35

Case 35


History



A 60-year-old gentleman with a history of osteoarthritis (OA) of the knee presents to the emergency department with tarry stools. He has no abdominal pain. He takes non-steroidal anti-inflammatory drugs (NSAIDs) intermittently for pain control.


Physical examination


Temperature 37°C, pulse 120 bpm, BP 100/60mmHg, SaO2 98-100% on RA.


Hydration is satisfactory.


Examination of the hands reveals no clubbing and normal-appearing palmar creases.


Head and neck examination is unremarkable.


Cardiovascular: HS dual, no murmur.


His chest is clear on auscultation.


Abdominal examination reveals a soft, non-tender abdomen.


PR melaena.


No signs of oedema.


Investigations


CBC:


WBC 9 x 109/L;


haemoglobin 6.5g/dL;


platelets 330 x 109/L.


Urea 20mmol/L.


Creatinine 80μmol/L.


Liver function tests are normal.


What is your differential diagnosis?


Peptic ulcer bleeding (most likely).


Upper GI neoplasm.


Oesophageal or gastric varices — less likely as the patient does not have a history of chronic liver disease.


Mallory-Weiss syndrome — less likely as the patient did not have preceding retching/vomiting.


Angiodysplasia.


Dieulafoy’s lesion.


What further investigations would you order?


Erect chest X-ray (CXR) (for free gas under the diaphragm to rule out perforation).


Electrocardiogram (ECG).


Oesophagogastroduodenoscopy (OGD).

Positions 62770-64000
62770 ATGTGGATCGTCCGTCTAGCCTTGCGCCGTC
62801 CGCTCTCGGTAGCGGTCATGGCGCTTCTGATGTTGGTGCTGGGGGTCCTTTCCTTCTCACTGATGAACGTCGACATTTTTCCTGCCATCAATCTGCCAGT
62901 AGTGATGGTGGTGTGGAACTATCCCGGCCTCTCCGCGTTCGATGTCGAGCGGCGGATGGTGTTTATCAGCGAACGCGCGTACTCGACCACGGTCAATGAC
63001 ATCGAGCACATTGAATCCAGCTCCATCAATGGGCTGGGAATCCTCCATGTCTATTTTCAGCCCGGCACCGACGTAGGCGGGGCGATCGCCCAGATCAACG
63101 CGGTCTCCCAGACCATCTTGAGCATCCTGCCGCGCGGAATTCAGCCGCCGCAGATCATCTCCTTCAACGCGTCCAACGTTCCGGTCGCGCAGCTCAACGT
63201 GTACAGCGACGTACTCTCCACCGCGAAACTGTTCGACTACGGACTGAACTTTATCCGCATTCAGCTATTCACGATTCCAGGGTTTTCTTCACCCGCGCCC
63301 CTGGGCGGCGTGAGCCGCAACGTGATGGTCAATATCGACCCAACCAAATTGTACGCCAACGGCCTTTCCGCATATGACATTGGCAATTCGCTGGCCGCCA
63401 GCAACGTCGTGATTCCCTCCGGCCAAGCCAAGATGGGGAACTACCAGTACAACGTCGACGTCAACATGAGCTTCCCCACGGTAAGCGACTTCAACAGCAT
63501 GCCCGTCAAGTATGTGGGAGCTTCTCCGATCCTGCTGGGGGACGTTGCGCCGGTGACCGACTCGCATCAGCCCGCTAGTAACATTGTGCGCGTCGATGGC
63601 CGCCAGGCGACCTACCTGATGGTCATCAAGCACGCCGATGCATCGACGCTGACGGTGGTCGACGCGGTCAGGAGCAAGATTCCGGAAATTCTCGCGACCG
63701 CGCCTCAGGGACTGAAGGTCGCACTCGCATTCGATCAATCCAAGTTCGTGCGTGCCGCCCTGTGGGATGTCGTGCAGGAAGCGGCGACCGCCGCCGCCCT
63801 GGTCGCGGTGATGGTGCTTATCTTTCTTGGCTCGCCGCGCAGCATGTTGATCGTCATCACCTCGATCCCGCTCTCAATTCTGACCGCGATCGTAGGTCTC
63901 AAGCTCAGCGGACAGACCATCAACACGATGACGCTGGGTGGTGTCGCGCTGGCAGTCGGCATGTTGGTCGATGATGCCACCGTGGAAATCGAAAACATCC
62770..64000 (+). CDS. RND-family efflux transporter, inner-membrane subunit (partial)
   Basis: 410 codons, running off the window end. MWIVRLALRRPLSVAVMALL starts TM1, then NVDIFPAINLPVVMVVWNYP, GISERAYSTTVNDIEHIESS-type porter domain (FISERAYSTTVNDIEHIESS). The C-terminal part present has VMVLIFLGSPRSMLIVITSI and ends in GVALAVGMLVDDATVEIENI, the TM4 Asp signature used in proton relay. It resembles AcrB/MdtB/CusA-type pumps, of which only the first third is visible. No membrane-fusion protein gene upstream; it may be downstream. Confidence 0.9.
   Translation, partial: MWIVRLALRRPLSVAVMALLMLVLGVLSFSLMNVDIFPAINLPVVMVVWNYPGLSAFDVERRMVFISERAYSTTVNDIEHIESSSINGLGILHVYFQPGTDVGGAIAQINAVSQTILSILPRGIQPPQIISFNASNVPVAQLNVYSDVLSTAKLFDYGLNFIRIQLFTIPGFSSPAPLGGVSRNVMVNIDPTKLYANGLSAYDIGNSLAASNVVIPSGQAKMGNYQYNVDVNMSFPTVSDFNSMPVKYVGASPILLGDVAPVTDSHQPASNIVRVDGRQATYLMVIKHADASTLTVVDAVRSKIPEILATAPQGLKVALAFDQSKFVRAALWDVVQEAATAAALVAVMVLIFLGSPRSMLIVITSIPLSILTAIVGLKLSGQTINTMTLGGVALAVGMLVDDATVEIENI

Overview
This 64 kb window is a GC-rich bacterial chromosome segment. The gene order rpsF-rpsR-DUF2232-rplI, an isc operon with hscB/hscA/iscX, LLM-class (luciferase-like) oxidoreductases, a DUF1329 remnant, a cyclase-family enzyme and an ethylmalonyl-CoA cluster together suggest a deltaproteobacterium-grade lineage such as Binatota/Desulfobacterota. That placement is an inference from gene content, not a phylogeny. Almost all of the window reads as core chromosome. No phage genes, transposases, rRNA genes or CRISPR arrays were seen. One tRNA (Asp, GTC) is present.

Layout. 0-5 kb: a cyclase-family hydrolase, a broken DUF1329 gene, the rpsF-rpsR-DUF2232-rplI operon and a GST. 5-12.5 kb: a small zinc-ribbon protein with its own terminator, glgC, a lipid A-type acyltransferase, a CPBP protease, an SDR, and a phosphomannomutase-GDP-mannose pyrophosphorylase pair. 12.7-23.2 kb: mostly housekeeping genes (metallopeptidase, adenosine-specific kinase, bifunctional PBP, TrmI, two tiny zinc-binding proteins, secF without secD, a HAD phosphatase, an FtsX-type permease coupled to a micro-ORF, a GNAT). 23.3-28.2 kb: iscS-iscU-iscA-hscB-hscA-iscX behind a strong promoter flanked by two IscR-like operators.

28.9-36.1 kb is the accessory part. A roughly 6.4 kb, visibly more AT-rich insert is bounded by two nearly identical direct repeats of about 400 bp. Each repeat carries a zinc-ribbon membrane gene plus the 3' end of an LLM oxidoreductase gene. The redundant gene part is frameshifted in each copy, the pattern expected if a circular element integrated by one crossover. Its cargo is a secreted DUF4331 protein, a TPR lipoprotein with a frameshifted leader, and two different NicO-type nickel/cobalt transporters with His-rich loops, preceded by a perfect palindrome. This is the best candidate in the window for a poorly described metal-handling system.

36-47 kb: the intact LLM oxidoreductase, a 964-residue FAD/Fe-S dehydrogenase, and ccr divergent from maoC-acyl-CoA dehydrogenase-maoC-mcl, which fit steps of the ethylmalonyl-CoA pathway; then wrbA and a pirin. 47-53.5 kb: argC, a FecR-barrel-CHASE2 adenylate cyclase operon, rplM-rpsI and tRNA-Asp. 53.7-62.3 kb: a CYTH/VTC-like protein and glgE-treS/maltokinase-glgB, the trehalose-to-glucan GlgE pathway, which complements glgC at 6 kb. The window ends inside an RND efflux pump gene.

CXR shows no free gas under the diaphragm. ECG shows a normal sinus rhythm.


An OGD is performed showing the pathology below (Figure 35.1).






images


Please describe what you see


This endoscopic image shows a distal D1/2 posterior wall ulcer with a visible vessel.


Adrenaline injection around the visible vessel followed by heater probe application is performed. The visible vessel is obliterated and the ulcer cavitated. A rapid urease test is negative.


What treatment should be given next?


An intravenous (IV) proton pump inhibitor (PPI) bolus, followed by a PPI infusion for 72 hours should be given to reduce the risk of rebleeding 1, 2.


Supportive transfusion is given. What is the target level of haemoglobin?


Hb ≥7g/dL in haemodynamically stable patients.


A restrictive transfusion strategy with transfusion given only when the haemoglobin level falls <7g/dL is associated with a better 6-week survival, less rebleeding and less complications 3.

Only gold members can continue reading. Log In or Register to continue

You may also need

Oct 23, 2019 | Posted by in GASTROENTEROLOGY | Comments Off on 35
Premium Wordpress Themes by UFO Themes